You see -- I thought also of art. Sing, muse. Why is it not that simple? I hold art in a safe place in my mind and in my heart because I hope it will save me. I hope with my early-bred Catholic guilt that something will save me. I hope with my mixed-up temperament that art will save me even though I can never commit to a vision long enough to create something. I hope art will save me -- the non-artist -- the philistine who sees beauty in so many places but has no words to tell about it.

I think about how I might instead be doing this professional study of art -- and not philosophy. And I'm glad it's this way. For the same reason that would keep me from being a theologian. I don't want to make a science of what is sacred. And art, in its hazy non-definition, it is sacred. And so I will read. I will write, but never definitively. I will see these books to their ends -- and I will see the same things.

I will see that men and women find horrors in the night and in cafes. That they suffer invisibly and visibly but that it is the invisible suffering that can press the mashed-up self to shatter into the fractures we see. I will see the fear we have in the face of an animal. The fear that we cannot decipher -- for we fear their love and their loyalty and we worry always that even they will betray us. I will see the hope that is secreted away at the center -- that possession we cling to always and to the last breath. I will see the easy ways out -- the skepticism and the loneliness and the fear. And I will know it because I too have felt it. I have felt it because the ways out are taken when the way in -- the way that runs deep -- when it is too difficult. I will see that all our sandcastles have been ruined. I will see that what remains is the hope of building one -- of building anything -- making anything. The hope of giving birth -- to a child, an idea, an event, an artwork. I will see that we hope past all hope that something will remain to testify to the fact of our existence. I will see that this is our last attempt to unify -- the attempt that denies the grave, but more importantly, denies the reality of life. For in death we can find some unity -- some settlement. In death we find repose and we leave behind. And what we leave behind is the only way in to the knowledge of the person who is no longer.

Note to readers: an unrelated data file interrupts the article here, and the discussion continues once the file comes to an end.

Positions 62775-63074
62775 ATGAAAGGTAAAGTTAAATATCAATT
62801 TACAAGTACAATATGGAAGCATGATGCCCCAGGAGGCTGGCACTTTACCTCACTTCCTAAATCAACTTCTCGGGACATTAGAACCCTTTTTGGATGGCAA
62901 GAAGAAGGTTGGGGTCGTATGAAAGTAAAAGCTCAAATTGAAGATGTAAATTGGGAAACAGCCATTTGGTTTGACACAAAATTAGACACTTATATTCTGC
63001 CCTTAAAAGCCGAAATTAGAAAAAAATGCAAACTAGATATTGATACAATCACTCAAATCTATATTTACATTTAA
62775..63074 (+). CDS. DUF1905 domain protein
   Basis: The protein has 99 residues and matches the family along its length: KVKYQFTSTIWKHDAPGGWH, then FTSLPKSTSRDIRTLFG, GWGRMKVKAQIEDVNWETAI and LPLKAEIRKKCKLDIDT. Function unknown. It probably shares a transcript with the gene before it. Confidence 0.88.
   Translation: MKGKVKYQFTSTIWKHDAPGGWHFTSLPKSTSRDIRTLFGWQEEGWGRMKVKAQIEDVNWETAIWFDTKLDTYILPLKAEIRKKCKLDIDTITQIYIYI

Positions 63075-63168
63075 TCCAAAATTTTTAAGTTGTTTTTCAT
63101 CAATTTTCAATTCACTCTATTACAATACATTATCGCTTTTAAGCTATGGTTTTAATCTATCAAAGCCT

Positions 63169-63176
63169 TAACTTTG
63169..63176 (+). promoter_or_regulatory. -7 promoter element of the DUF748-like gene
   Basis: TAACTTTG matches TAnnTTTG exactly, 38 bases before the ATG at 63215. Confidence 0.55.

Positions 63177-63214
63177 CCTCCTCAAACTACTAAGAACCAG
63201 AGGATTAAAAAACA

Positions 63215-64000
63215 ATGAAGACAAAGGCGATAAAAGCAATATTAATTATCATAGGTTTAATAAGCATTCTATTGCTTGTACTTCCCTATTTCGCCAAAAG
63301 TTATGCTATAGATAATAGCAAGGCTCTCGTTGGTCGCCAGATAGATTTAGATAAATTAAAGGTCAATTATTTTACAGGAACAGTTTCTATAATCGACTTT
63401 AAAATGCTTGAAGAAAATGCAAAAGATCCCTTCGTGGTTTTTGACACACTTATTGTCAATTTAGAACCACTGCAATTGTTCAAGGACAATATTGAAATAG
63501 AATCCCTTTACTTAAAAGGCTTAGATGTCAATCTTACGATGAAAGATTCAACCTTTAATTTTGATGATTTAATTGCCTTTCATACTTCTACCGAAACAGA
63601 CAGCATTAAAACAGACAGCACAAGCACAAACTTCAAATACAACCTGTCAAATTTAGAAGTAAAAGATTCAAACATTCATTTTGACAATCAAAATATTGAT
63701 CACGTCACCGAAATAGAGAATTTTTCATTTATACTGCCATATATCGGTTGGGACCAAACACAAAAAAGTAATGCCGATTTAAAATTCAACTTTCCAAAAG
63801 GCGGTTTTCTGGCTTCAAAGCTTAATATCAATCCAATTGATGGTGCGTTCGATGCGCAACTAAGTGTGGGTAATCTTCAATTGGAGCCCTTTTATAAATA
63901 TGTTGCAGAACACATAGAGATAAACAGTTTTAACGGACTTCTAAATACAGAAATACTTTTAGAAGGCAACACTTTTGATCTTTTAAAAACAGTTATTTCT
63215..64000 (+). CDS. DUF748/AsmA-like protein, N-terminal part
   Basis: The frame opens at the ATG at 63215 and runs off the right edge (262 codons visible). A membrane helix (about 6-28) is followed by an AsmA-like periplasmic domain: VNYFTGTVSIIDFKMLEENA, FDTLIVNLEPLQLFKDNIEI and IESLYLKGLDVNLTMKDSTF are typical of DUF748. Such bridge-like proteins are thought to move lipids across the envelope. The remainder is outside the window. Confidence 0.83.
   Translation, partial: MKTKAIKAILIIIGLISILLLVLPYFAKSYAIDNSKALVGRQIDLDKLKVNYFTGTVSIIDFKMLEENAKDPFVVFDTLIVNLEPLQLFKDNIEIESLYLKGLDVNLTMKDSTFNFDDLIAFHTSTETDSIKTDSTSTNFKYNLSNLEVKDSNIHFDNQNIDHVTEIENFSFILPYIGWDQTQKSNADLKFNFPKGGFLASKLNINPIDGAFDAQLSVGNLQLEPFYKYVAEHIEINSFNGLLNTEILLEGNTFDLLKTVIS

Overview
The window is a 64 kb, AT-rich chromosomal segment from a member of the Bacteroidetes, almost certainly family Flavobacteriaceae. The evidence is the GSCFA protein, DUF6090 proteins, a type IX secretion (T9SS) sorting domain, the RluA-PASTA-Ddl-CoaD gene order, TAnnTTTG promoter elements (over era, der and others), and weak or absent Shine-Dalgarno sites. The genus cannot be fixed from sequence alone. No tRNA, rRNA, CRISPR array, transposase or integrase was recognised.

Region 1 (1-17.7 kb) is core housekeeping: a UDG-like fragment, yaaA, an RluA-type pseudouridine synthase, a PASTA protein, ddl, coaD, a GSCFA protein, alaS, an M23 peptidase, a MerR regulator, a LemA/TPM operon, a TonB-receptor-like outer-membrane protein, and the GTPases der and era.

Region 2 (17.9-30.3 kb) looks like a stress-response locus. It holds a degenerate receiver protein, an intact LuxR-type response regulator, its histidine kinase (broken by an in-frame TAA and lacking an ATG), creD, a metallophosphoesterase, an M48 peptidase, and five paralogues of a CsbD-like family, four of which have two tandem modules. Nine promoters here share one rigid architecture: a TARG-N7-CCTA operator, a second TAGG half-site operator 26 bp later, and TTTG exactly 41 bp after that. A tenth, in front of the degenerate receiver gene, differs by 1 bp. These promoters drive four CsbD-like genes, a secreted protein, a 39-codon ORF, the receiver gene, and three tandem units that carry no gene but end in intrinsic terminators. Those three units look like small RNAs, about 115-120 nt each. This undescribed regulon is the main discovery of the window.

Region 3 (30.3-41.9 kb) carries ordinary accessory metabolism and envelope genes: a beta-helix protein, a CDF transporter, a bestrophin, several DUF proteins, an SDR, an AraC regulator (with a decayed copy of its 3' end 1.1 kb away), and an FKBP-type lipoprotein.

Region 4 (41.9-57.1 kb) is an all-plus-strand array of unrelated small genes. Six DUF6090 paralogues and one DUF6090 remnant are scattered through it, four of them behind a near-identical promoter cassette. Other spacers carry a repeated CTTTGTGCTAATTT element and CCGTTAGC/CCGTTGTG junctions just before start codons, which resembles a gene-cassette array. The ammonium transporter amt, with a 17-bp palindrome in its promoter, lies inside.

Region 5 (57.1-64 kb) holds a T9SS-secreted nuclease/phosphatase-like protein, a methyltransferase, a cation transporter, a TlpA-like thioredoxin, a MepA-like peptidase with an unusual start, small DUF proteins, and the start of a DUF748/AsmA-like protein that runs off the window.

You see -- I've seen these things. They've been impressed upon me, and not in a superficial way but in a way that has marked me for the ages, marked me indelibly. And I speak of them, here in anonymity and elsewhere in intimacy. For there are times when we cannot say what we most need to say. And there are times when what we need to hear is precisely that which we will never hear. And now, in this time of unknown length -- I wonder how much that I must say will go unsaid. For it needs goading and pressing and it needs a smooth space to unfurl.

And I think, now as I'm ending, I think that I'm only 25, almost 26. And I wonder with curiosity and maybe some trepidation -- how many of these things that I've seen -- how many are wrong or false? How many are true? How many will I have to see over and over, in my own life and not as a mere observer? I wonder if this sight is something necessary to living a life -- and I wonder who I will be able to share this sight with.